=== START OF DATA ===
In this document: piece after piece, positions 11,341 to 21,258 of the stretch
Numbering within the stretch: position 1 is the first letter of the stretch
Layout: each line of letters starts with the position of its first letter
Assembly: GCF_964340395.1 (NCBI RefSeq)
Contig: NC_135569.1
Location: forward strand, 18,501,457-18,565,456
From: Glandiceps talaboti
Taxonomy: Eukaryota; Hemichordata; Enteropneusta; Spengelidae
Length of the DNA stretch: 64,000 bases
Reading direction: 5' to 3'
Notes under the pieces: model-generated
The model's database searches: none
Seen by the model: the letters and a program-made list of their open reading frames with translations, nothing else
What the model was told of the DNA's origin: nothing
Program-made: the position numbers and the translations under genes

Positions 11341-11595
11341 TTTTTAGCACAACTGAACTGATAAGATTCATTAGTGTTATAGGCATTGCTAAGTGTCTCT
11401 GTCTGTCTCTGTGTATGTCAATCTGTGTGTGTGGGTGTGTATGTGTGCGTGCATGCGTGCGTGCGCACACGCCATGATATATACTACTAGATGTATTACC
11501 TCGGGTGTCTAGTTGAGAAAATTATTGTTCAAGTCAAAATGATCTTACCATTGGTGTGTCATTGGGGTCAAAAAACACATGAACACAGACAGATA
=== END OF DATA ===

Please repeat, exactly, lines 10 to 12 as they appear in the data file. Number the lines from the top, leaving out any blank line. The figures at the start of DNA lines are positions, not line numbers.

Reading direction: 5' to 3'
Notes under the pieces: model-generated
The model's database searches: none